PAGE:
I loved this book. Trying to put it across in words is going to be difficult because there is just so many things I feel I want to say about this book.
The Mill on the Floss follows a little more than 10 years in the lives of Tom and Maggie Tulliver. We start when they are young, Tom 13 and Maggie about 9. So many things about the relationship between these siblings irritated me, mainly Tom’s faults it has to be said but Tom’s faults were redeemed by all things Maggie. Maggie is one of the best female protagonists in 19th Century literature – at least from what I have read. She is wild and free and, on the whole, is everything a good female protagonist should be.
This book is so many things but, ultimately, is about the bond between siblings. While I felt Tom had his faults, that is me as a 21st century reader. Tom is ultimately a good person who loves his sister but, as a product of a 19th century novel is often calling Maggie a “silly girl” and very often undervalues her. But Maggie is quite scandalous, really, and I imagine that when this was released there was quite a few raised eyebrows. George Eliot has shot up my list as one of my favourite authors because of this book, I can imagine her smirking behind her pen as she wrote some of this!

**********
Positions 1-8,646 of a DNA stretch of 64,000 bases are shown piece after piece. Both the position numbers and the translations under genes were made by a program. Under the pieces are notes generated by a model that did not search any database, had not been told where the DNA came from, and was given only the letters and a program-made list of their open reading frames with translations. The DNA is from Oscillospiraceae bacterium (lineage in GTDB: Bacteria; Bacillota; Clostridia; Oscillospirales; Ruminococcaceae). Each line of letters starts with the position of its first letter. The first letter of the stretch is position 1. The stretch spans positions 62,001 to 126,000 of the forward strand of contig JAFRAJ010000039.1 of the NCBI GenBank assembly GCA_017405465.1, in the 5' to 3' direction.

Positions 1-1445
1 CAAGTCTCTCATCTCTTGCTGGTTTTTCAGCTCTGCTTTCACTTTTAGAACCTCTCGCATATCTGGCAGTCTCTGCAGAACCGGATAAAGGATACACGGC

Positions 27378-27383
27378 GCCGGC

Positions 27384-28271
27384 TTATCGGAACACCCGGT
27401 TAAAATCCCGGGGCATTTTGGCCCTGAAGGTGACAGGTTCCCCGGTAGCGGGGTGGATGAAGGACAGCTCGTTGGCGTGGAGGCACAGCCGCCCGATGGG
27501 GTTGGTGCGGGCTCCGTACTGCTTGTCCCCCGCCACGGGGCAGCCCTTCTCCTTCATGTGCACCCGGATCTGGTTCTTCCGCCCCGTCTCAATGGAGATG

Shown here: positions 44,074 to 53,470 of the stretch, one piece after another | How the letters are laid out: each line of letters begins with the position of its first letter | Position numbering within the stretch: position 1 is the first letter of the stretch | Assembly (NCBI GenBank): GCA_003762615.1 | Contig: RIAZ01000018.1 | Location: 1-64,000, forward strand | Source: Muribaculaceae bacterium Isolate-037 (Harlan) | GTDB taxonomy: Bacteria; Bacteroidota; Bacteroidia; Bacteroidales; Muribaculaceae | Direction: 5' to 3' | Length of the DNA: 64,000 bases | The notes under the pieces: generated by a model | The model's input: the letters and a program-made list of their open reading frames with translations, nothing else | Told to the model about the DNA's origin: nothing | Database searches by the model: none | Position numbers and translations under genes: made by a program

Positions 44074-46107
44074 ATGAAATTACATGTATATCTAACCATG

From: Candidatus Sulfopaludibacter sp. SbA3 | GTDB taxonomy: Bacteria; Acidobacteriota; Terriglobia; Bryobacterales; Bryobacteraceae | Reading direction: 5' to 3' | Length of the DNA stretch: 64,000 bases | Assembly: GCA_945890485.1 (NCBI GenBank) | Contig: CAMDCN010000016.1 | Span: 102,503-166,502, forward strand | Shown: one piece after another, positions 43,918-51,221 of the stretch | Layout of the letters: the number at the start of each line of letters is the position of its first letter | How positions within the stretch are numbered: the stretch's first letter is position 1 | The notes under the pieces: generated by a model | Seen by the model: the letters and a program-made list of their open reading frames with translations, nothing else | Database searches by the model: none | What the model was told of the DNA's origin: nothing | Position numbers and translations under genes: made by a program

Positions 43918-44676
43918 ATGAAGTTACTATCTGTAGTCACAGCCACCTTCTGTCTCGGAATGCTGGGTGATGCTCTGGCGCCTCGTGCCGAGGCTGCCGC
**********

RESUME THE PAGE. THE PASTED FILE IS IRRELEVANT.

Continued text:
There is a bit of romance here, and I honestly haven’t rooted for a fictional couple as much as I did in this book for quite a long time. As it happens, it doesn’t go the way I wanted it to. Maggie emerges from it all a changed woman but nonetheless and incredible one who won’t let her opposition get her down.
If you want a happy or uplifting book, this isn’t for you. While the ending was in part disappointing, I don’t think it would have been right if it had finished any other way.